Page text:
Chase Limits Popular Debit-Card Rewards Program

February 10, 2011

Starting this week, J.P. Morgan Chase will no longer allow banking customers to enroll in its debit-card rewards program, in the latest move by big banks to cut back on perks and freebies in the wake of new financial reforms.

Starting this week, J.P. Morgan Chase will no longer allow banking customers to enroll in its debit-card rewards program, in the latest move by big banks to cut back on perks and freebies in the wake of new financial reforms.

Chase said it will stop new enrollment in the program as of Feb. 8th. The program will continue for current members, though card-industry watchers believe that this is the first step toward banks eliminating debit-card rewards programs entirely.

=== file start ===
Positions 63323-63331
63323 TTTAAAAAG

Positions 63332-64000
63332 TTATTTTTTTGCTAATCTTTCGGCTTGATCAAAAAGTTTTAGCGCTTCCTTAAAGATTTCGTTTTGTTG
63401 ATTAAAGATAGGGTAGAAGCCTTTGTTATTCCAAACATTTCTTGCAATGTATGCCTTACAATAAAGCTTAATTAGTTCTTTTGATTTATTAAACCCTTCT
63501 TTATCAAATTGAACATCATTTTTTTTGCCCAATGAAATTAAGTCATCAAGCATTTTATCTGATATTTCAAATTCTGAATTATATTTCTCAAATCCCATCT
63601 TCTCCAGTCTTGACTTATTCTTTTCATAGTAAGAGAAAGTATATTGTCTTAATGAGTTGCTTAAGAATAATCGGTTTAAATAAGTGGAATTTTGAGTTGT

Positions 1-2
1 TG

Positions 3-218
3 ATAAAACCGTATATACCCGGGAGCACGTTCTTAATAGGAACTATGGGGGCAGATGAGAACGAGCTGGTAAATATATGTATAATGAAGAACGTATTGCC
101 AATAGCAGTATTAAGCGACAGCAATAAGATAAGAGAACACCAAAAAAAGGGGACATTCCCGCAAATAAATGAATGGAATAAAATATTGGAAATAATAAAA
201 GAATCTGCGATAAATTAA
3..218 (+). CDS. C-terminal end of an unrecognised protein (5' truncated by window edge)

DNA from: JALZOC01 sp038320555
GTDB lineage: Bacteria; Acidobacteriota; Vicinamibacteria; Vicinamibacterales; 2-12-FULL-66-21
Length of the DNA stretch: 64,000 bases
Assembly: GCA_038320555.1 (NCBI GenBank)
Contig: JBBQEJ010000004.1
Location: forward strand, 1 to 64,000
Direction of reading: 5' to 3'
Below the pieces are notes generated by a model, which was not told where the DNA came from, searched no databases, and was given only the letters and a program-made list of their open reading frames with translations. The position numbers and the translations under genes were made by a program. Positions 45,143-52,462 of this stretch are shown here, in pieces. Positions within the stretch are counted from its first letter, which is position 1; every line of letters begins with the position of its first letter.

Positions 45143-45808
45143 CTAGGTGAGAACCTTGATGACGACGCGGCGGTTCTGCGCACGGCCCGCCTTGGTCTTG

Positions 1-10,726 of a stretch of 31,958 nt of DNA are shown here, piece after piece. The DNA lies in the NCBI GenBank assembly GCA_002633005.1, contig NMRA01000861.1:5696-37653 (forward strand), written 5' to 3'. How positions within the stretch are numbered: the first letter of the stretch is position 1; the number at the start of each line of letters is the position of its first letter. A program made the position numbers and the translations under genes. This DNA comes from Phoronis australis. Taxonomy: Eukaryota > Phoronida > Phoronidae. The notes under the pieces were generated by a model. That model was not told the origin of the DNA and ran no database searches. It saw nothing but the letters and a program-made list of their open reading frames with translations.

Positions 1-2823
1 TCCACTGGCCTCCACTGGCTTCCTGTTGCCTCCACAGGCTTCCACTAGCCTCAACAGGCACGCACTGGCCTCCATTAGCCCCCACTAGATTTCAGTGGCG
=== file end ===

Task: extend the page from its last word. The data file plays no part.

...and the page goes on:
Chase’s debit-card rewards program is free for account holders already enrolled, and cardholders get one point for every $5 they spend. (If you pay an annual $25 fee, you earn four points for every $5.)

Why the sudden stinginess? Banks could lose up to $25 billion a year in revenue due to changes in payment regulations brought about by the CARD Act legislation, according to a recent study by The Boston Consulting Group. Chase, Bank of America, Citigroup, and Wells Fargo have already eliminated free checking in response.

Card-data tracking site CardTrack said the move by Chase to limit enrollment in the program is “sure to usher in similar moves by similar issuing banks, such as Bank of America and Citi, and smaller operations such as Key Bank and First Niagara.”

If you’re still interested in enrolling in a debit-card rewards program, you may not be out of luck. Consumer banking website MyBankTracker notes that since the new fee rules affect banks with assets of more than $10 billion, smaller banks and credit unions will more than likely retain these programs.